In this talk, I suggested that there is not only value looking at the future of heritage, but also on how the future itself is imagined, represented, and acted upon in heritage practice: from the ‘future of heritage’ to the ‘future as heritage’. I included historical (Percy Grainger Museum, War Memorial) and contemporary (COVID-19 collecting at libraries) examples that show how heritage sites, collections, and processes reflect long-held fears, hopes, and dreams about what the future could and should be. In this way, heritage practitioners don’t just act on the past: again and again, they seek to act upon the future, inscribing how we come to reflect on the present.


I curated an event with the Australasia Preserves Community of Practice to celebrate the week of World Digital Preservation Day. The event focused on the politics of documenting, preserving, and providing ongoing access to traces of others’ lives. I presented alongside Narungga woman and activist-poet Dr Natalie Harkin and information studies researcher and educator Dr Leisa Gibbons. A recording of the full session is available on YouTube.



  • ‘The politics of preservation: cultural collections in dangerous times’ (presented at the Centre for Urban Research seminar series, RMIT University, 19 October 2021)


As part of the Centre for Urban Research’s seminar series, I presented on the changing face of cultural heritage and the political and ethical implications of using automation in library practice. I discussed how these methods of producing national and state library collections are changing how we come to know ‘the social’, and the benefits for social scientists of being aware of the changing logics of contemporary library collections. A recording of my presentation is available on YouTube.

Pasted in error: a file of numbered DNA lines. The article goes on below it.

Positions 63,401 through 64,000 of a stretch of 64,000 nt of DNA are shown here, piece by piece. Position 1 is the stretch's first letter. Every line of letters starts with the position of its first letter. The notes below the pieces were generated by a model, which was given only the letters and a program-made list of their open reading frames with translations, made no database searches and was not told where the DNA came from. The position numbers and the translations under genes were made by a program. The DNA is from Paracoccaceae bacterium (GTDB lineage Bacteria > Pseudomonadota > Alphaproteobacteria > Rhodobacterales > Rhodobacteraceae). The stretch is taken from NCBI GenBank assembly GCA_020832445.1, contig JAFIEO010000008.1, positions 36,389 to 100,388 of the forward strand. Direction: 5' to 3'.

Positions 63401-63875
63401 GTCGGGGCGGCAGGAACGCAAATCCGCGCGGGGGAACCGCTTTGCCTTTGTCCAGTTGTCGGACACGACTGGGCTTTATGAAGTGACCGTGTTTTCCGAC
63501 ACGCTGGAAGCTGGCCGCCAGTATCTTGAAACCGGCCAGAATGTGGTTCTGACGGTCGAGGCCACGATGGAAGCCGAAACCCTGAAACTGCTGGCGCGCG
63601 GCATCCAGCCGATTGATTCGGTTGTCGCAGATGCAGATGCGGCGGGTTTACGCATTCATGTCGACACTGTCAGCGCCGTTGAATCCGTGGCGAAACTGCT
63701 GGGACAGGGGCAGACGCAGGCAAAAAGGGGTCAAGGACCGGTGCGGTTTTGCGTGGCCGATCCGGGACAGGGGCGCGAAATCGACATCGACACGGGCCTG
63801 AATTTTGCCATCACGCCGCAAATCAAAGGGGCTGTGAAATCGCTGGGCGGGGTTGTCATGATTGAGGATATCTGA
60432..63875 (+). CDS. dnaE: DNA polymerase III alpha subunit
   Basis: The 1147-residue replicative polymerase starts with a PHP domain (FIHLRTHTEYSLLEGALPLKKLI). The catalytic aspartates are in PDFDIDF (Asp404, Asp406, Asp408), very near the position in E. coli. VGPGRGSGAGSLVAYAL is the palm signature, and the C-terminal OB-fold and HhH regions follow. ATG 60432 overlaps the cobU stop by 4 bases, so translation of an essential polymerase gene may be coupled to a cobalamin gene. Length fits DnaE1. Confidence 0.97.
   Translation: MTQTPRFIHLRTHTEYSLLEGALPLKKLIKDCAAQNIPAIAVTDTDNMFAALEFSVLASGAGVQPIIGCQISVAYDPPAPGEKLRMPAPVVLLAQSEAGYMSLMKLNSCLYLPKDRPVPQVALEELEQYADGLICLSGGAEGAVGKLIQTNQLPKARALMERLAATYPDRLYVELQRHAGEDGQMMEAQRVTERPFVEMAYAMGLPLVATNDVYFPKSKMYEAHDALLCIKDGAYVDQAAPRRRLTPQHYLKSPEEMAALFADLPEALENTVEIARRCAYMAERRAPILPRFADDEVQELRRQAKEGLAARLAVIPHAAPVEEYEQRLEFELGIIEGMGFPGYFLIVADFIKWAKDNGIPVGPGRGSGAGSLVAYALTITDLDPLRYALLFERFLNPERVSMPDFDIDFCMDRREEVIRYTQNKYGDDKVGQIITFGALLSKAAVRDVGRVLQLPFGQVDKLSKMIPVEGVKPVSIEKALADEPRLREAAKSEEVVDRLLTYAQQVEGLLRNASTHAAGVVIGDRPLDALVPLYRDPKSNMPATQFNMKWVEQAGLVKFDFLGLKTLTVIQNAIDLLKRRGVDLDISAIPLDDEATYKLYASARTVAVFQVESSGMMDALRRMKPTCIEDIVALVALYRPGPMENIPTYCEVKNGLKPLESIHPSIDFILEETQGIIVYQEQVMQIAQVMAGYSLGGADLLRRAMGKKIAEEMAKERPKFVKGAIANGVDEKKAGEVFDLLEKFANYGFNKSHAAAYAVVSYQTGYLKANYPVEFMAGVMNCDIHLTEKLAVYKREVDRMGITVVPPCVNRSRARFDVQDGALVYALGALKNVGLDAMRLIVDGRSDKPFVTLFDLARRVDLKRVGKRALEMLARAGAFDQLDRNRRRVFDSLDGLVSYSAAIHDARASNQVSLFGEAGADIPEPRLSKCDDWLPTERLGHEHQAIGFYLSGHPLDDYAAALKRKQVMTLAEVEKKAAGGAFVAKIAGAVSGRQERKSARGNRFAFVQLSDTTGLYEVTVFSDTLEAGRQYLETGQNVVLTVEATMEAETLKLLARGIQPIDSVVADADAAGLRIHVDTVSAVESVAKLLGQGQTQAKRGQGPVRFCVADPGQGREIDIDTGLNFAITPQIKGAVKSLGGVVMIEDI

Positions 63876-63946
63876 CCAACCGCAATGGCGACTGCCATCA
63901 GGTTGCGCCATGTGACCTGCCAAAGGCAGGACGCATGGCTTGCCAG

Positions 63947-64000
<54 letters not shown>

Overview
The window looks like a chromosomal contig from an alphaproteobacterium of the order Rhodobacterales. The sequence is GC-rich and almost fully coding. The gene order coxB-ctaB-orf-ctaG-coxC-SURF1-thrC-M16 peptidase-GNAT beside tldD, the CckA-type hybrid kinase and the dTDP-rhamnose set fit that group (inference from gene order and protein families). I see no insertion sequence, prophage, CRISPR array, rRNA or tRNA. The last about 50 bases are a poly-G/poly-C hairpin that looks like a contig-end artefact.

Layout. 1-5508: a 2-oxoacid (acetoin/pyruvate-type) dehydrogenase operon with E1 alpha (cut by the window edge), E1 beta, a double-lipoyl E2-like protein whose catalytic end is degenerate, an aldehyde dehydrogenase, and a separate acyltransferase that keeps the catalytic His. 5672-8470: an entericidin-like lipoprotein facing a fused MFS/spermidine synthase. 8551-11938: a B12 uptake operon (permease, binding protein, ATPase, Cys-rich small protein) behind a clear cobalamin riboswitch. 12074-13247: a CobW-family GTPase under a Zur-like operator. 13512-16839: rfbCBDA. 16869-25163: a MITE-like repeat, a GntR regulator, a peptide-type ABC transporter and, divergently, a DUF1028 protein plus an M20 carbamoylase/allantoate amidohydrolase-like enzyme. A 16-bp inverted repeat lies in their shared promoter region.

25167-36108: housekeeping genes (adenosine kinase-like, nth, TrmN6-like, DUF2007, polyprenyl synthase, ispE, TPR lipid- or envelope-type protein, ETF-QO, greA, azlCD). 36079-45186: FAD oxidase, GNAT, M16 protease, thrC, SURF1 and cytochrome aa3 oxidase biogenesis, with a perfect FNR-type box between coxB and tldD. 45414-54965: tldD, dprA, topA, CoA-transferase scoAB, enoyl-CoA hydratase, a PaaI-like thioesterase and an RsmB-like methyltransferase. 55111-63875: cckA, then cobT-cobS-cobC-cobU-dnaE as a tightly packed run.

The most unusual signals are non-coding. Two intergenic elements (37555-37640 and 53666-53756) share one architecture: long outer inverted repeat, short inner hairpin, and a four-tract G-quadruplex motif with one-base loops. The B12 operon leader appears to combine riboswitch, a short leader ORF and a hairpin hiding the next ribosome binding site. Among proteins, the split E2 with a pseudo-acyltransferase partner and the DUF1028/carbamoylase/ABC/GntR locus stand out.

This presentation focused on the impact of automated systems on how web archives are curated. I detailed how automated systems impact what is selected for the archive, how it is made available, and the kind of uses to which it is put. I drew on my fieldwork at the National Library of Australia to outline how web archivists navigate the ethical tensions and political implications of web archiving in their day-to-day work, and how staff intervene in processes of automated decision-making. In this talk, I show how web archiving is not simply a technical process, but rather a deeply social process that involves educating users, negotiating competing demands, and navigating (and intervening in) the unruly politics of the web.
I presented a paper at June’s AusSTS workshop. Due to COVID restrictions, it was actually the first opportunity to engage face-to-face with other HDRs and ECRs during my PhD! My paper reflected on the material structures that shape what we read (and how we read), drawing on my experience as a library worker over the past decade. I also reflect on tools like Google Scholar, and the algorithmic logic that now guides scholarly knowledge production. It was a fun couple of days! A transcript of my 5-minute paper is available online.
I CONDUCT MY RESEARCH ON THE UNCEDED LAND OF THE BOON WURRUNG AND WURUNDJERI PEOPLE OF THE EASTERN KULIN NATION. I PAY MY RESPECTS TO THEIR ELDERS PAST AND PRESENT. PAY THE RENT.